Before the Space Force was founded in December 2019, Airmen ruled the heavens, at least as far as most military space activities were concerned. For decades tens and perhaps hundreds of thousands of Airmen controlled and acquired satellites, managed communications and intelligence, and performed other space missions. Air Force Space Command claimed more than 26,000 personnel at one point.
A bipartisan group of lawmakers are close to giving some of those Airmen a chance to claim at least an honorary part of the newest military service.
The “Space Force Legacy Guardian Recognition Act” is included in the House version of the National Defense Authorization bill, but not the Senate version. The measure would allow the Secretary of the Air Force to establish a process for veteran space professionals to be designated as honorary members of the Space Force. They would be called “Legacy Guardians.”
Legacy Guardians would be eligible for “a certificate, approved device, or other insignia of such designation,” the bill states. They would not, however, be eligible for any additional benefits.
The the measure would apply to anyone “whom the Secretary of the Air Force determines served in support of space operations as a member of the Air Force.” Space operators from the other services need not apply. Lawmakers have also introduced the matter as stand-alone legislation, but its best hope is that House and Senate conferees include it in the final compromise version of the NDAA now under construction.
A staffer for Rep. Don Bacon, the retired Air Force brigadier general who introduced the legislation, told Air & Space Forces Magazine that lawmakers won’t distinguish among specialties, however. Space acquisition, intelligence, and other career fields could all qualify potentially—that decision would be left to the Department of the Air Force.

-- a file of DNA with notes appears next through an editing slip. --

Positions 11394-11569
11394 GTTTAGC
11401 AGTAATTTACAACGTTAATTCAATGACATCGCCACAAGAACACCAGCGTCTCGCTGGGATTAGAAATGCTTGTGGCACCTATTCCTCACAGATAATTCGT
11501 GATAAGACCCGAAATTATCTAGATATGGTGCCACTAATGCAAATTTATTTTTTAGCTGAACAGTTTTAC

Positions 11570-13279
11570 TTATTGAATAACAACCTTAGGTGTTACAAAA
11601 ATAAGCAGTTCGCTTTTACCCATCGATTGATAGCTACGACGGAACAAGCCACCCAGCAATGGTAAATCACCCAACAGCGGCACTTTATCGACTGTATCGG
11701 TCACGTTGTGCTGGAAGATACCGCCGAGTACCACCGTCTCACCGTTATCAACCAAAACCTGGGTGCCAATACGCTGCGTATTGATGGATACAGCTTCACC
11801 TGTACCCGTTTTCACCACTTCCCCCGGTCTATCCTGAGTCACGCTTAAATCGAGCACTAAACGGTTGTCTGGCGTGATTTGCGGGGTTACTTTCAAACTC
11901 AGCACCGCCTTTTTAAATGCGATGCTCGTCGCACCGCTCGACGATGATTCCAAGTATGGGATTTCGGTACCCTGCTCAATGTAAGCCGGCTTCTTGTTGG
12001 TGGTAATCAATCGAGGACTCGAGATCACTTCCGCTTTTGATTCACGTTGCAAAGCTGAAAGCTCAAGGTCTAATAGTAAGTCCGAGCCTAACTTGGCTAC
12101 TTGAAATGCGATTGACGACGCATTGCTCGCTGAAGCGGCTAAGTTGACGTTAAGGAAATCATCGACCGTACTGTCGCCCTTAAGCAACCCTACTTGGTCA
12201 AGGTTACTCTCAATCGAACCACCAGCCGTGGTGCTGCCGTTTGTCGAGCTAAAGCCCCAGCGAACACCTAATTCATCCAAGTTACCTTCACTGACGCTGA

Bacon’s bill is co-sponsored by four House members, all from the Space Force caucus, including Reps. Salud Carbajal (D-Calif.), Brian Babin (R-Texas), Doug Lamborn (R-Colo.), and Ted Lieu (D-Calif.).
Bacon was not a space operator, but he and the veterans on his staff felt strongly about recognizing the legacy of space operators who paved the way for the Space Force.
“Veterans of a service are important for a community as well,” the staffer said. “They’re representative of that service.”
The staffer noted that as things currently stand, it will take years, if not decades, for the Space Force to develop a veteran community.
Since first introducing the legislation in the NDAA, Bacon’s office has received positive feedback from veteran space operators and current Guardians alike, the staffer claimed.
“This designation would not only bring together our space operations veterans with those who currently serve in the Space Force,” Lieu said in a statement. “It would appropriately honor the dedicated veterans and culture of service of the Air Force Space Command.”
“I’m proud to stand alongside my colleagues in acknowledging the contributions of our nation’s Air Force Space Operators who laid the foundation upon which our current Space Force is built,” Babin said in a statement. “Their expertise and devotion to a country pushed us upward and outward, establishing and ensuring America’s military dominance in space.”
A Department of the Air Force spokeswoman told Air & Space Forces Magazine that department leadership was not involved in crafting the legislation and is not tracking if or how many retired space operators have requested honorary or retroactive status in the Space Force.
The Space Force Association endorsed the measure in an Aug. 9 release.